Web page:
FAIR WARNING: We're going to address an uncomfortable truth here, but bear with us. We're on your side...
Some barriers are inevitable; others are simply accepted...
There is a persistent barrier to progress in the adoption of education technology, and it's not about budget or choice. While some schools and universities stand out as leaders who champion modern, more robust Education Technology, most institutions seem to play it safe-- even though dedicated teachers, professors, and instructional designers are willing and even eager to be better equipped. Despite the presence of innovative solutions that can positively and immediately transform online learning and testing for students, newer solutions often get dismissed because of entrenched practices and a hesitance towards change.
Proctor360 recognizes this issue, highlighting the gap between the potential of digital education tools and their actual utilization in learning institutions at all levels. This gap is not due to a lack of available technology but rather a deep-seated intransigence within some aspects of education systems that hinders the adoption of newer, more advanced solutions. But why?
The Willingness of Educators vs. Institutional Hesitance
While educators are often eager to embrace newer online learning and testing models that hold promise for improving learning and providing more valid assessment, they often face limitations because their tools are chosen for them. Critical online learning solutions, selected through oblique procurement processes that frequently favor age over innovation, often lack the flexibility needed to truly empower teachers to cultivate better educational outcomes. Educators may find themselves relegated to roles that permit little more than providing "feedback and wish lists" to the administrative functionaries that ultimately decide the technology their institution will use.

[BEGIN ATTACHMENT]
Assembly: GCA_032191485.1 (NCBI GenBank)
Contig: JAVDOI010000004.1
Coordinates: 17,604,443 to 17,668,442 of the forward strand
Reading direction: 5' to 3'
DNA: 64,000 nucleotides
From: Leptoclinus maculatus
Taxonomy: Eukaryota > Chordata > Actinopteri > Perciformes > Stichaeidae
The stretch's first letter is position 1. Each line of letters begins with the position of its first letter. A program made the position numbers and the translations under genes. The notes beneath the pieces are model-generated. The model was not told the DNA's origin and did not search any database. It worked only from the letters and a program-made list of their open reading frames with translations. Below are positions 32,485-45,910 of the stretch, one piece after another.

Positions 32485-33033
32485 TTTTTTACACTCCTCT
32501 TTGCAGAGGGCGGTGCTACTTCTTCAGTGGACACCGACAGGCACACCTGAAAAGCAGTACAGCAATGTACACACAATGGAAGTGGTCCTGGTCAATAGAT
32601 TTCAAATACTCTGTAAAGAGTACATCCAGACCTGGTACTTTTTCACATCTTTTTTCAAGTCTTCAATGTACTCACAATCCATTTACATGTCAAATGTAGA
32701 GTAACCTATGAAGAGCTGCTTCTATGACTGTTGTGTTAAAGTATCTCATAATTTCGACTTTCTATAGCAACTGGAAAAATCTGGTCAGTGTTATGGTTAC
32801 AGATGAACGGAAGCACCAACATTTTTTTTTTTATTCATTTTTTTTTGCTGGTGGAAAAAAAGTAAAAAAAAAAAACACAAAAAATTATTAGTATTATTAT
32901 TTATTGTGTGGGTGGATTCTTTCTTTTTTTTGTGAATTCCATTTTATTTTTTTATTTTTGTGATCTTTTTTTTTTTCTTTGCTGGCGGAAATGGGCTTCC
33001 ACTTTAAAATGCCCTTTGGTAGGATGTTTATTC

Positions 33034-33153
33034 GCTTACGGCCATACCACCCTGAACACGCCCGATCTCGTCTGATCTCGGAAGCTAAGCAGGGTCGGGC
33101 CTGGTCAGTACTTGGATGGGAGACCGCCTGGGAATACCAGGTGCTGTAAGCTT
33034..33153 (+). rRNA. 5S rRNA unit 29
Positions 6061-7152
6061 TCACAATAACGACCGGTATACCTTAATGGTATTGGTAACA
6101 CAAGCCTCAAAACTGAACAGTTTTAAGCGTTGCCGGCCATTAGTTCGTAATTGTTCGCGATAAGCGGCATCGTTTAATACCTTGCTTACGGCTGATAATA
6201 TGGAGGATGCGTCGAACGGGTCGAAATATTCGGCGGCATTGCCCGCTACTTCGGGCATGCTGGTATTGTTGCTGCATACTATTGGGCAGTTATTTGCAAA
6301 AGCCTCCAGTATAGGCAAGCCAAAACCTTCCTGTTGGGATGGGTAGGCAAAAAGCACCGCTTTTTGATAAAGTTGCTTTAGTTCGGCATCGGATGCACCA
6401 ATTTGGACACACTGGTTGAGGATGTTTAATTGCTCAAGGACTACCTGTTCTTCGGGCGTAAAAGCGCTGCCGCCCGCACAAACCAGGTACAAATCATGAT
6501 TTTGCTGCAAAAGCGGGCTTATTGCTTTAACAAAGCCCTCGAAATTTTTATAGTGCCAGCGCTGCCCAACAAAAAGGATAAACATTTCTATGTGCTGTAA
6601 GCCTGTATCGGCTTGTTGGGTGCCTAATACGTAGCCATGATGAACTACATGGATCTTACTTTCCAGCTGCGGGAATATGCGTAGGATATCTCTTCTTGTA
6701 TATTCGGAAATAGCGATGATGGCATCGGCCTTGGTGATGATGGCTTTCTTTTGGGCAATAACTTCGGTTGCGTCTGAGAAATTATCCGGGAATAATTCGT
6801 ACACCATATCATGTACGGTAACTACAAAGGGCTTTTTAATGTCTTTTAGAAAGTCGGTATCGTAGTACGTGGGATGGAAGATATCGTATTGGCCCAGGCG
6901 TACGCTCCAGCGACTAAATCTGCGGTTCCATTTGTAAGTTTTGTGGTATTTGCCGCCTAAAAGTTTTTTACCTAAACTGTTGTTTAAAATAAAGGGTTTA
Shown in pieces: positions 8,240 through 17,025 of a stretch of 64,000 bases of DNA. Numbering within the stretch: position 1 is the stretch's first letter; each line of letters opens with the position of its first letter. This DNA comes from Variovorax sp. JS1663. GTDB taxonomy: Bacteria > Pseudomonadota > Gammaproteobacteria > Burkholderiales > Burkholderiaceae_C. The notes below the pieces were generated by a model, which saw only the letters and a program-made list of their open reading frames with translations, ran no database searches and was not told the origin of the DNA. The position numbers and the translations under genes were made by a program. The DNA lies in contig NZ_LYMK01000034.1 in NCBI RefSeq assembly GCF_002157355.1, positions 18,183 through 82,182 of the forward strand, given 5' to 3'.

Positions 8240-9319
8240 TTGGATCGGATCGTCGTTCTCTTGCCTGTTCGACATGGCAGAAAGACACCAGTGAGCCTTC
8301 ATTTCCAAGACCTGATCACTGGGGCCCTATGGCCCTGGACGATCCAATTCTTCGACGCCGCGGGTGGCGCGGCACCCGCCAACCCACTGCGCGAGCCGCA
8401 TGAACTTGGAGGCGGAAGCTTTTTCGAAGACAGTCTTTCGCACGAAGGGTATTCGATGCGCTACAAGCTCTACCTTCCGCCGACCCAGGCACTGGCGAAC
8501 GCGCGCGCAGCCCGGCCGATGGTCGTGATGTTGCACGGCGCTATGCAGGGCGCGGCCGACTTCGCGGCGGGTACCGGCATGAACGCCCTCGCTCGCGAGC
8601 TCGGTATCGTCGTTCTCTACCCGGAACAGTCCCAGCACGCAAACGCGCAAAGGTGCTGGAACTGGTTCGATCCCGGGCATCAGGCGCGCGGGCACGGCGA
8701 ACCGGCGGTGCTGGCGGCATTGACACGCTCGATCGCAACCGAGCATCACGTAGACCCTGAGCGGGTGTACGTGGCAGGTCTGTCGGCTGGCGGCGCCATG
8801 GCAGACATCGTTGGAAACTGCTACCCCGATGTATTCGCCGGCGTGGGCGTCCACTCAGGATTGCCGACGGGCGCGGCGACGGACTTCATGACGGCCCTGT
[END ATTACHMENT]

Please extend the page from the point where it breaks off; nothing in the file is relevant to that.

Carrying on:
The Fear of New Technologies
One key aspect of this intransigence is very likely the fear of adopting newer, emerging technologies. Educational institutions, in their pursuit of familiar solutions, often overlook the capabilities of cutting-edge tools and the opportunities they may offer to meet the many evolving challenges in online education. This conservatism in technology procurement (that often paradoxically leads to inferior choices) can inadvertently hinder the drive for student success, saddling instructors with resources that may be seen as safe and predictable but are ultimately restrictive and increasingly ineffective.
Every other aspect of modern life-- for students, for teachers, for administrators, and everyone else-- is racing forward on an awesome swell of technological change. Students can't ignore this, and they can't afford to lose out because of old world resistance to change that may thrust them ill-equipped and unprepared into a fiercely competitive world. Unfortunately, it isn't up to them any more than it is up to the many educators who are curious and even hungry to adopt better toolsets that offer a chance to achieve better outcomes and more credible assessments in online learning environments.
The Dichotomy of Decision-Making